Gospel of John: a partial account of signs and wonders

In the Gospel of John 21:30-31, Jesus said:

“Jesus performed many other signs in the presence of his disciples, which are not recorded in this book. But these are written that you may believe that Jesus is the Messiah, the Son of God, and that by believing you may have life in his name.”

Sidenote: a fragment of an Egyptian papyri containing a text of Gospel of John 21:20-23

These few verses are rarely discussed, as to its implications, in how we perceive Jesus’ earthly ministry. Upon taking a closer look at what the writer of John’s Gospel said himself, the Gospel represents only a partial account of the totality of Jesus’ earthly ministry because he explicitly said, “…which are not recorded in this book” meaning there are many more signs and wonders that we haven’t read about but that were performed and witnessed by the apostles.

If so, then is it possible that we also may have a partial written account of miraculous signs in the Acts of the Apostles, and of the New Testament epistles? 

Then does the bible as a whole represent a full or partial account of Jesus’ and the apostles’ history and ministry on earth? 

On the surface, this question itself is suspect and smells of heresy because the sufficiency of scripture is questioned.  Before I went to seminary, I might have thought so because I was taught to believe the bible was the entire revelation of God. The word of God was the be-all and end-all.  Do I believe that God is fully revealed in Jesus and that the gospel is fully sufficient for our salvation?  Yes, indeed! But this differs from what some call Bibliolatry.

Acts 5:12 says,

“Now many signs and wonders were regularly done among the people by the hands of the apostles.”

Let’s allow ourselves to ponder… how many of these signs and wonders were actually recorded in the book of Acts?  Back then, it is a fact that few people knew how to write, and to even find a scribe or writer to record everything would have been next to impossible.  The actual total number of acts of God’s miracles and healings would fill up multiple volumes of books. The books of the Gospel of John and the Acts of the Apostles are only a fraction of what Jesus and his apostles actually did on earth. It only gives us a small impression of what their earthly ministry was like.

Moreover, to say that some things were not recorded means that the accuracy, validity and historicity of recorded signs were important to the writer of John’s Gospel. He also implicitly understood that the visible and powerful signs of God would have a major influence in the faith of future generations of believers.

He says that these were written with the intention that future Christ-followers would come to believe in Jesus as the Messiah, the Son of God; and that by believing, we may have eternal life.  Today, this has come true.  Our belief in Jesus as the Son of God was the goal of the disciples in these written instances of God’s signs.

The Emperors’ treasures

National Palace Museum (Taipei, Taiwan)

In Chinese culture, the finest art was present and used in emperors’ palaces. Some art were used to depict gods and deities for thousands of years, from dynasty to dynasty.  I never knew how much I would enjoy Chinese art until I went to several museums in Taiwan like the National Palace Museum (NPM) in Taipei City (and a smaller local museum here in Changhua City).  I saw some of the national treasures in the NPM that were moved by Chang Kai-Shek when he relocated the democratic national government and officials to Taiwan. There is so much art and culture here in this small island nation that my short experience here has increased my appreciation for my Chinese heritage.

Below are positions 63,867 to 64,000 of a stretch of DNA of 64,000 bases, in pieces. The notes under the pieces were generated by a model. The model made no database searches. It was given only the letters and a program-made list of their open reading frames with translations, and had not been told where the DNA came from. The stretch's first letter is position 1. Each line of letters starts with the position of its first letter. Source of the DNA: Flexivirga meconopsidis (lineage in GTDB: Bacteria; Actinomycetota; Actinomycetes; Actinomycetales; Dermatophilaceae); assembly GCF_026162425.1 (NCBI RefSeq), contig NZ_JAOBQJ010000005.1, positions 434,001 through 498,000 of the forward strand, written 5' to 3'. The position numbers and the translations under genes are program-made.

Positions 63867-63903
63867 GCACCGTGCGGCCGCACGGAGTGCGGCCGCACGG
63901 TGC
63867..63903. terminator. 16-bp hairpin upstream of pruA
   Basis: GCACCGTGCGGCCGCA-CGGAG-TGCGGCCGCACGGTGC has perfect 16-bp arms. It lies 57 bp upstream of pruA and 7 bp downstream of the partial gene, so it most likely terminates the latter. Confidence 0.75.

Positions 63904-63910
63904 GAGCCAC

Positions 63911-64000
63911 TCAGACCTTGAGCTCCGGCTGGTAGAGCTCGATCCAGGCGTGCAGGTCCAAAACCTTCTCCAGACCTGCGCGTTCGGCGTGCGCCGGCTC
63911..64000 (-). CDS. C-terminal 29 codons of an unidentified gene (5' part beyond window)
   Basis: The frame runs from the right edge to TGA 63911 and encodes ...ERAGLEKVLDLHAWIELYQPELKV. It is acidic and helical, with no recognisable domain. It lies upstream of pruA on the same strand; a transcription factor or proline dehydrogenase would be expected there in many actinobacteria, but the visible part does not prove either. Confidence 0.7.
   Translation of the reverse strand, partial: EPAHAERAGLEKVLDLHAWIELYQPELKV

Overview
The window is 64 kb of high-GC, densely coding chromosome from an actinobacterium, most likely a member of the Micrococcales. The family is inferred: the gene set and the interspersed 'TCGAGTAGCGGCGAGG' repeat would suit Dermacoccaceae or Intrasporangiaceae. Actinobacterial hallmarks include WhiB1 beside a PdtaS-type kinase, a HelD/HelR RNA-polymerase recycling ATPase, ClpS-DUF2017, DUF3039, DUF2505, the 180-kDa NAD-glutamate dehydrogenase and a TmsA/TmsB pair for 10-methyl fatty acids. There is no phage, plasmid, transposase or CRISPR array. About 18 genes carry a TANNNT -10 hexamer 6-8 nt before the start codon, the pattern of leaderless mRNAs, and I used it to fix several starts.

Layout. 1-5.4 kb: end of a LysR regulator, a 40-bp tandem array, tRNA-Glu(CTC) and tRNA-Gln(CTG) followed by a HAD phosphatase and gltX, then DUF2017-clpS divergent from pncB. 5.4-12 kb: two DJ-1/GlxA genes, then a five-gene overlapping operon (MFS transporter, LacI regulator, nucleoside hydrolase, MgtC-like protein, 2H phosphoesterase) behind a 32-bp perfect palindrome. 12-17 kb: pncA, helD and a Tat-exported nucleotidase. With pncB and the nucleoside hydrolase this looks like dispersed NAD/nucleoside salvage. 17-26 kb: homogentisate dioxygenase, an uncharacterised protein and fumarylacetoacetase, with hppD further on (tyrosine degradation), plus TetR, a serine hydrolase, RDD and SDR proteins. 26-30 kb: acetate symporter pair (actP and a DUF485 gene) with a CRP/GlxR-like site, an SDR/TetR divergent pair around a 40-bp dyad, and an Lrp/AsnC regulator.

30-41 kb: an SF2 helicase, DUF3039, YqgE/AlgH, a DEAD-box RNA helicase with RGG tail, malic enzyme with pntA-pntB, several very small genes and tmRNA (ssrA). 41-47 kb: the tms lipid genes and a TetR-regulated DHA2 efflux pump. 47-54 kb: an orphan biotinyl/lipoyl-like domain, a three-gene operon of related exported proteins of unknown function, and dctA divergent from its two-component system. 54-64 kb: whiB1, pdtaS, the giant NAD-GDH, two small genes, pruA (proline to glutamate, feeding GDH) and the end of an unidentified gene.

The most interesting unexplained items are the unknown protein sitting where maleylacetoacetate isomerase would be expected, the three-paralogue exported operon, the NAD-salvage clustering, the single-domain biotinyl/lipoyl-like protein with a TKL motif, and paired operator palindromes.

Most fascinating to me was an ivory puzzle ball.  Inside are over 20 individual layers that revolve. The amazing fact is that it was carved from a single piece of ivory with j-shaped knife.

I had the benefit of having a few English-speaking tour guides at the museums.  They have been gracious in sharing their background knowledge of many pieces of artwork, and why they are appreciated by connaisseurs and collectors of art.  The information they shared was what made my trip to the museum interesting.  This has whet my appetite to see more Chinese art. Some can date back to even before Old Testament times (5000 BCE).

Art and artisans since Moses

The contemporary church has failed to appreciate the value of art, artists, and artistry as an expression of our worship. The Protestant Church in the 16th century expelled much of art and believed that it was unnecessary and extraneous from the core of the gospel. This is why we have not seen much Christian art since the rise of Protestantism.

In the Old Testament (14-13th c. BCE), God had Moses commission the best of the artists, Oholiab, to design items of worship for the sanctuary. These items were not merely for practical uses, but were also meant to be beautiful and artistic–thus, demanding the best of the best artisans to design and craft the holy hardware.

“…and with him was Oholiab son of Ahisamach, of the tribe of Dan, an artisan, a designer, and an embroiderer in blue, purple, and scarlet yarn and fine linen.” (Exodus 38:23, NET)

During the exile of Jerusalem, the Babylonian King, valued the artists so much so that they were taken captive along with the best military officers, soldiers and craftsmen.

“King Nebuchadnezzar took all of Jerusalem captive, including all the commanders and the best of the soldiers, craftsmen, and artisans—10,000 in all. Only the poorest people were left in the land.” (2 Kings 24:14, NLT)

Art was highly valued in worship and is common in all cultures. Why should Christianity not also value artistry in our worship of the Lord?

Asking for whatever you wish

John 15:7 says: “If you remain in me and my words remain in you, ask whatever you wish, and it will be done for you.

Someone less familiar with the bible who reads this might easily take this to mean that God will grant whatever wish he or she wishes.  I have heard of Christians who innocently asks the Lord for a miracle or healing and receive from the Lord the answer they prayed for. Is this coincidence or for real.  Probably a bit of both.